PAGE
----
It is the LCD display that is both the boon and the bane of the machine. By opting for the full-sized screen, Data General (and its Japanese manufacturing and design arm Nippon Data General) has dealt nicely with one of the most damning criticisms aimed by many at the rest of the crop of laptop computers.
Pioneering devices like Radio Shack's Model 100 display only 8 lines of 40 characters. Other newer machines like Epson's PX-8 have pushed the frontier to 8 lines of 80, while Hewlett-Packard's Portable goes one step beyond to 16 by 80. And in November, Texas Instruments announced its entrance into the fray with a device called the Pro-Lite, which includes an LCD with the same display abilities as those of the Data General/One.
Data General's machine mimics the full IBM PC display. It will show a full page of text from a word processor, or it can show a full-sized Lotus 1-2-3 screen. And, if you are so inclined, you could check up on the pilot by running the standard (monochrome) screen of Flight Simulator on your lap as your jet lines up on final approach to O'Hare.
The inherent nature of the LCD screen is that it works with the aid of reflected light rather than as a light source itself like a cathode ray tube (CRT) or other luminescent technologies (see "Hi-Res and Color Liquid Crystal Displays" in this issue). And, it seems that the larger the screen and the smaller the pixels (and therefore the more information displayed) the more difficult it is to find just the right amount and angle of light for viewing.
The reason the LCD screen has been adopted by nearly every manufacturer of battery-powered portable computers is that it draws very little current, thereby allowing the use of relatively small and lightweight batteries. Other technologies, such as electroluminescent screens, plasma displays, and low-power CRTs for battery-operated machines, are still in the labs.
Impressed though I was by the technological achievement of the full screen, I found it a bit of a strain to read in most situations. The best lighting I found was from a strong but indirect source over my shoulder--I'm not certain that an airliner's overhead spotlight would save me from a headache. The contrast of the DG screen can be adjusted through commands from the keyboard, but the angle of the screen cannot be changed--it is either open or shut.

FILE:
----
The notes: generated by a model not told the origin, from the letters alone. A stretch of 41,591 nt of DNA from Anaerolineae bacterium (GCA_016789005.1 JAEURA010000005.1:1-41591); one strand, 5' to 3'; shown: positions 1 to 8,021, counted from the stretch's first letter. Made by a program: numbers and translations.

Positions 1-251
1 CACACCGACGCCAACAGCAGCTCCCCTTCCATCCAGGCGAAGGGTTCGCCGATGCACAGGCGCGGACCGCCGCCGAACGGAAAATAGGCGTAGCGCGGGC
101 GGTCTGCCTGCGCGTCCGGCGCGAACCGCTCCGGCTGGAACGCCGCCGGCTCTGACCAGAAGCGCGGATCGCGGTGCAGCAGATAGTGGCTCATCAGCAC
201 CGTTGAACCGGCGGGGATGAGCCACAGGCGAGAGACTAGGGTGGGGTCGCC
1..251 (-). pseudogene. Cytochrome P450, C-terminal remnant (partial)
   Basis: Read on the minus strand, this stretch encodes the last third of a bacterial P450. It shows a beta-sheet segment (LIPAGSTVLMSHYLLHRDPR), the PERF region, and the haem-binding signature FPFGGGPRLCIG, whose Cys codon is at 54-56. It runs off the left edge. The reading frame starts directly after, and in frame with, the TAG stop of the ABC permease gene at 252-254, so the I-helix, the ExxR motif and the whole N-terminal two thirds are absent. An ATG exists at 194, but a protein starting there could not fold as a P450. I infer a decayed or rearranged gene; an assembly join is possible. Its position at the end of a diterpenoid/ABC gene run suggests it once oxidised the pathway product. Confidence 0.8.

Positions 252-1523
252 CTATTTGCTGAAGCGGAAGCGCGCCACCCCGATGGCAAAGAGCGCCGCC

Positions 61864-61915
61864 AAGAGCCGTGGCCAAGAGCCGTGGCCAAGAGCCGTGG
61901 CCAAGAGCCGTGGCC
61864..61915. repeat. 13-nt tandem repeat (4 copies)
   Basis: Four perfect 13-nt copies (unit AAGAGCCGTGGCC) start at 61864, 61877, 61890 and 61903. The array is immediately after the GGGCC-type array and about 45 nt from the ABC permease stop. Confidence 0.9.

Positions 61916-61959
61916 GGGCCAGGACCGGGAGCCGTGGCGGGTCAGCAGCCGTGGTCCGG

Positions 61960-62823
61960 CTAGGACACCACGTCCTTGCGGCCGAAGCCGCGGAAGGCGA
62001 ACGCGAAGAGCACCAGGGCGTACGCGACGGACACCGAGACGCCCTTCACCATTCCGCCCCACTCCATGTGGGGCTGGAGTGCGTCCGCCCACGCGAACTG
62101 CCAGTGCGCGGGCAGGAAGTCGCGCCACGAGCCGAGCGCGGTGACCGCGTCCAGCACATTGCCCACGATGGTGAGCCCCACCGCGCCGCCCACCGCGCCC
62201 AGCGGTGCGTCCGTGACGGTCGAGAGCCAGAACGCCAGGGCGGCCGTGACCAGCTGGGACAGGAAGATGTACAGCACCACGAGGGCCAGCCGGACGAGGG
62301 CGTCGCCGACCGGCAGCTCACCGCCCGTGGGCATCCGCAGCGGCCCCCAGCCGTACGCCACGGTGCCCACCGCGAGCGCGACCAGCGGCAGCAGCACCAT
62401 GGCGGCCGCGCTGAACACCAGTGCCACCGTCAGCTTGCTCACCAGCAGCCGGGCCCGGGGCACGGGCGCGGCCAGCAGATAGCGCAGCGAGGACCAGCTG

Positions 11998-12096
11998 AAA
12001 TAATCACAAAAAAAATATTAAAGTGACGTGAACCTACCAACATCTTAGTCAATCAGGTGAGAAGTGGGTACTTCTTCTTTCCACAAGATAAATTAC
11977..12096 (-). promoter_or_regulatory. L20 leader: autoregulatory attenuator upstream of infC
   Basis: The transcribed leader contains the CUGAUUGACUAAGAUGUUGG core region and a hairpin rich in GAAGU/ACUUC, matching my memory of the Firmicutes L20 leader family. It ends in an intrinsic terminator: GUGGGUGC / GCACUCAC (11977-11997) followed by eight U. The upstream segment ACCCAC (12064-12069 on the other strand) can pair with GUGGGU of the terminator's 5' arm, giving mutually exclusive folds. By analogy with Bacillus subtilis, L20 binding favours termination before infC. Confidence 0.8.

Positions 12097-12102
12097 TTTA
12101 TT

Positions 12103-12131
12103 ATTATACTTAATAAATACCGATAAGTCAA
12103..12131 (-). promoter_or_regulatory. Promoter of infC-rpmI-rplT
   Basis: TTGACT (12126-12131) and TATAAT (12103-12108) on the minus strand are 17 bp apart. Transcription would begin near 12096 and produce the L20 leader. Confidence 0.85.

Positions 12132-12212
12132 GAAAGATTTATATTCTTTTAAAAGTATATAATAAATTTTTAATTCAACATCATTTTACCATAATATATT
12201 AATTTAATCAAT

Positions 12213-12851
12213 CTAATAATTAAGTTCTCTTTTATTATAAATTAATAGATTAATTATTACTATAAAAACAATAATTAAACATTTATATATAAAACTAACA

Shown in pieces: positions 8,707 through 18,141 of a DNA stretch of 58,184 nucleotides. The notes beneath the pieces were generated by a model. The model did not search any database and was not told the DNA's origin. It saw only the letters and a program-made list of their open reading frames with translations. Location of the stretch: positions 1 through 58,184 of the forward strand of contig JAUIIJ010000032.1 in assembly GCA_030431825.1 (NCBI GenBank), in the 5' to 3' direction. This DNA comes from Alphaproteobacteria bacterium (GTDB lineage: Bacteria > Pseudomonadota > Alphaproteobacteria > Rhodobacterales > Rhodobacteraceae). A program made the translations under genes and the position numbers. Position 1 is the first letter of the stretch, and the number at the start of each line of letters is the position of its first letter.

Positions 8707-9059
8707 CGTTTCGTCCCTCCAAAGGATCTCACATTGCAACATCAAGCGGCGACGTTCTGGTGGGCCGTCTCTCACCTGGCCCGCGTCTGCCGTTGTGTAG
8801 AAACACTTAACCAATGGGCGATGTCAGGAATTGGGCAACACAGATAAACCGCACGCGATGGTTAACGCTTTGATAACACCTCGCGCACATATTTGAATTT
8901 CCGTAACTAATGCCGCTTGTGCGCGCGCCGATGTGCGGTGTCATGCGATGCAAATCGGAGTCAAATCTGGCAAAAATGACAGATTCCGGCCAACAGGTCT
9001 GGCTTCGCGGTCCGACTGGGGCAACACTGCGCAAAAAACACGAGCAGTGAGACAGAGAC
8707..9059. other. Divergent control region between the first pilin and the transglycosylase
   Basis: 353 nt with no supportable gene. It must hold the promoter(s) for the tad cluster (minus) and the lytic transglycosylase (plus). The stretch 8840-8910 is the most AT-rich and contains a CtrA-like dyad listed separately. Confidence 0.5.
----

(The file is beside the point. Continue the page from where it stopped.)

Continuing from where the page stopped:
And, the characters on the review model I used did not seem as sharp as those displayed by the smaller and more limited Radio Shack and Epson machines I have used. The Vital Statistics
The device itself is also larger than the "typical" laptop computer, measuring 13.7" by 11.7" by 2.8". Its starting weight is 9 pounds, with a single disk drive and without the optional rechargeable battery pack. With a second drive and batteries, the system crosses the 11-pound threshold. I was quite surprised to discover that the unit did not include a built-in carrying handle; a separate case or briefcase is necessary.
The batteries are supposed to be good for at least eight hours of typical use--disk drive and modem operation consume more power than do screen display and computation. Recharging the batteries requires use of a small transformer cube and power cord; operating the computer directly from an AC outlet requires a different transformer cube and power cord.
The microprocessor runs at a clock speed of 4 MHz, almost 20% slower than the IBM standard of 4.77 MHz. The difference was noticeable in computation-intensive operations like screen updates. Data General included with my review package a copy of a PacMan-like game, and fighting boredom I was able to rack up record scores by outrunning the slightly slower ghosts.
Users familiar with the forgiving nature of the entrance slots of most 5.25" disk drives will find the DG units to be slightly more demanding: the plastic case must be inserted exactly right or it will not drop into place for reading and writing operations. The disks include a small movable notch to write-protect contents--an improvement over the silver tape method used for floppies. By the way, the prices of the 3.5" disks have settled thus far in a range of about twice the price of a 5.25" floppy. Byte-for-byte, that makes the media identically priced.
The optional 5.25" disk drive is called device C by the operating system, but the DG ROM BIOS has been told to boot from drive C if there are no disks in the first two internal drives. This should allow programs with their own operating systems to load from the external drive. Making Your Own Disks